LONDON — Credit Suisse posted a loss of 2.35 billion Swiss francs ($US2.34 billion) for the last three months of 2016, a bigger hit than the 2.07 billion francs estimated by seven analysts surveyed by Bloomberg.
The bank must pay $US5.3 billion to settle a US Department of Justice investigation into the behaviour of its residential mortgages division leading up to the 2008 financial crisis Under the terms of the settlement, pushing the lender to a loss for the year.
CEO Tidjane Thiam said: “We have reached an agreement with the US Department of Justice on the RMBS matter, thus removing a major source of uncertainty for our future.”
Despite the litigation cost, Credit Suisse managed to maintain a high capital ratio, which is an indicator of how well the bank can weather losses in the future.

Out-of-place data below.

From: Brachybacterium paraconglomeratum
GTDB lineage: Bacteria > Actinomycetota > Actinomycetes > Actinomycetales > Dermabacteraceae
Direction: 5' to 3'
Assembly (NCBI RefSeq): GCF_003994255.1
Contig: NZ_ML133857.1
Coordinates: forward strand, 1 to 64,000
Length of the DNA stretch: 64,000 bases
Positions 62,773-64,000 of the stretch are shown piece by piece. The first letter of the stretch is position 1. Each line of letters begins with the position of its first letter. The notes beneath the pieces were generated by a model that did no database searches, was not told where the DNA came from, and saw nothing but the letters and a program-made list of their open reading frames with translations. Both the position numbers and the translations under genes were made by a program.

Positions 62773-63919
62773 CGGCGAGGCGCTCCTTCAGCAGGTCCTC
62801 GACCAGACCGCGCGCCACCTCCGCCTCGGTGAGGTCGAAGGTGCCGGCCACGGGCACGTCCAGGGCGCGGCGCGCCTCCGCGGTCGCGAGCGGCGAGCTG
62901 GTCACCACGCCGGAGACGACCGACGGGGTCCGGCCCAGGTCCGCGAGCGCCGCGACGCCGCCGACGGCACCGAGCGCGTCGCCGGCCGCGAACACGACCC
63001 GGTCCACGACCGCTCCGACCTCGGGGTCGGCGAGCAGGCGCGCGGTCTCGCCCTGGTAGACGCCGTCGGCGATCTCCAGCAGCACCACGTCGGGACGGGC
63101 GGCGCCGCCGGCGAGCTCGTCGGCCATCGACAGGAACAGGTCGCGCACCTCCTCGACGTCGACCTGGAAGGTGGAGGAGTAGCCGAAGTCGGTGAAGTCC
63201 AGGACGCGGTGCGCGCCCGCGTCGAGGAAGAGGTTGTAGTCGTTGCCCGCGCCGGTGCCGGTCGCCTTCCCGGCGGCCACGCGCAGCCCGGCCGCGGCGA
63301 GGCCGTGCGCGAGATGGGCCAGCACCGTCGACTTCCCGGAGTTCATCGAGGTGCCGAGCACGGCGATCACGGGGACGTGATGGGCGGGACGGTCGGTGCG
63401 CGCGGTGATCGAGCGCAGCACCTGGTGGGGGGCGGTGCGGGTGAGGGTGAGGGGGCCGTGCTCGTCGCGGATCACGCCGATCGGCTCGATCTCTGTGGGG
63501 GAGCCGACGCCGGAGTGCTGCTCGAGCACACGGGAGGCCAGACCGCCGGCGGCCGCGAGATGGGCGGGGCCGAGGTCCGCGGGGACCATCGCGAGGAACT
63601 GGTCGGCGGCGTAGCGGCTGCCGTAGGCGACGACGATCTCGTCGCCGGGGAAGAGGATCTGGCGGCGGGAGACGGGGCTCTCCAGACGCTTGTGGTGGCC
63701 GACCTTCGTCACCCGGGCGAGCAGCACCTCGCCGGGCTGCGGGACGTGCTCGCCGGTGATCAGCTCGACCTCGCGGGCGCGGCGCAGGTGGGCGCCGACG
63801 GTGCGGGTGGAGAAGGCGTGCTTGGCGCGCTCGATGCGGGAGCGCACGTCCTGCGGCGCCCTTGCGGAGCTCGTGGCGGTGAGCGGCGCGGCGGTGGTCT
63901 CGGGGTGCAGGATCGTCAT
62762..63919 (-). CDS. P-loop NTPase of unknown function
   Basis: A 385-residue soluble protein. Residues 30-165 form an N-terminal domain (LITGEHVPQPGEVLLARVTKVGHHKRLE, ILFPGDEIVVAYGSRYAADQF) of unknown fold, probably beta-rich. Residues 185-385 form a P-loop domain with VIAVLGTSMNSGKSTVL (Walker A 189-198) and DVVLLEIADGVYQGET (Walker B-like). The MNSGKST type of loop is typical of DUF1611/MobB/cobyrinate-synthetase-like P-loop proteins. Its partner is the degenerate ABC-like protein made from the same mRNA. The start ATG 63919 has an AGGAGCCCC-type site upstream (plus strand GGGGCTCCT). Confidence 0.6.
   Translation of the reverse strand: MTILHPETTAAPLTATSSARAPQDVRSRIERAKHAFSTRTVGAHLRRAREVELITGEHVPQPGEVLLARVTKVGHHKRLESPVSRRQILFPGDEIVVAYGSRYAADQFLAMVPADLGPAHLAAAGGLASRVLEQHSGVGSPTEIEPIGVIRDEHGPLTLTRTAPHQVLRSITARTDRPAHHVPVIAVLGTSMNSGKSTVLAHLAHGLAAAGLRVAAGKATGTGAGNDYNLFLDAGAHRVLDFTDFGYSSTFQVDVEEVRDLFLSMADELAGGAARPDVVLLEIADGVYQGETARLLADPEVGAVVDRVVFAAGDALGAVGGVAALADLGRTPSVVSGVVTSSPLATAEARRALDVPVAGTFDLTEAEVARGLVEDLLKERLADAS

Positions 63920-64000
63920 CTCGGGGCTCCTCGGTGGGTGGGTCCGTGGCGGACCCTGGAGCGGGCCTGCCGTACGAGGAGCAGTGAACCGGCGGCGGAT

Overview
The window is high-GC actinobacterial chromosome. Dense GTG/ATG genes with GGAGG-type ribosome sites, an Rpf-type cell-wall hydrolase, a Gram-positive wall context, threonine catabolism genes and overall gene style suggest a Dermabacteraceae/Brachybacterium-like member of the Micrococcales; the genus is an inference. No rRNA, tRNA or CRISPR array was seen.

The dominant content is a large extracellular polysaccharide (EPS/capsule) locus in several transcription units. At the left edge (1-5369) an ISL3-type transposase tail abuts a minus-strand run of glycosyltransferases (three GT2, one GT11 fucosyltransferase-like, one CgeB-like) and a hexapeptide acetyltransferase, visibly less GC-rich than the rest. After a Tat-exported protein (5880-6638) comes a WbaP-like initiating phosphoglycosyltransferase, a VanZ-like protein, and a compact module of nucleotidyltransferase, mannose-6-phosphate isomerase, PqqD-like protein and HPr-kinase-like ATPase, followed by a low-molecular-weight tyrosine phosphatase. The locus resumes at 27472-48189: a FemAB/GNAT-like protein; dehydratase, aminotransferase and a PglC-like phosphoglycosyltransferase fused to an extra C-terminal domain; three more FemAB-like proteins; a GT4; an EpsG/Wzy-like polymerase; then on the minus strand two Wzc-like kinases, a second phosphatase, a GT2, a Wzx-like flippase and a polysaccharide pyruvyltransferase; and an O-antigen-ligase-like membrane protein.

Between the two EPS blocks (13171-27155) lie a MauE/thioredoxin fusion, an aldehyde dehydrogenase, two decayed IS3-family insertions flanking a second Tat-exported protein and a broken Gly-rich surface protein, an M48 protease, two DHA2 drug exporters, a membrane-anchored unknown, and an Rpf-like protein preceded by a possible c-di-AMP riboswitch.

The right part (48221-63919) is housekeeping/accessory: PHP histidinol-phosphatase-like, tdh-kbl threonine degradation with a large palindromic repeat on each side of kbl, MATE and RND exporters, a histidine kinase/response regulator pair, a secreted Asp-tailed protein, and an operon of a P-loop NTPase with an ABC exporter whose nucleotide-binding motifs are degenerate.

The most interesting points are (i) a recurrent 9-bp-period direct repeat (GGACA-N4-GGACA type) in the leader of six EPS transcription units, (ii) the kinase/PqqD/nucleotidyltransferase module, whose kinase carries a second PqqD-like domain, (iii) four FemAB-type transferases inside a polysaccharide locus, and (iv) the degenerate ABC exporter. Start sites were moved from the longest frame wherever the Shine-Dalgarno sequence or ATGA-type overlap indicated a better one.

The lender had a ratio of 11.6%, down from 12.5% before the DOJ settlement but higher than the 10.2% ratio when the bank’s new strategy began in October 2015.
Like many European investment banks, Credit Suisse has had to rethink its business model in an environment of low interest rates, low economic growth and increased regulation.
The bank’s CEO, Tidjane Thiam, has tried to steer away from the capital-intensive markets business towards providing more services for high-net worth individuals. Credit Suisse committed to slashing headcount by 6,000 people in 2016.
“2016 was the first full year of implementing our new strategy and it was a challenging and busy 12 months,” Thiam said.
“Thanks to our strong client franchise and the dedication of our teams, we have made good progress on our key objectives.”
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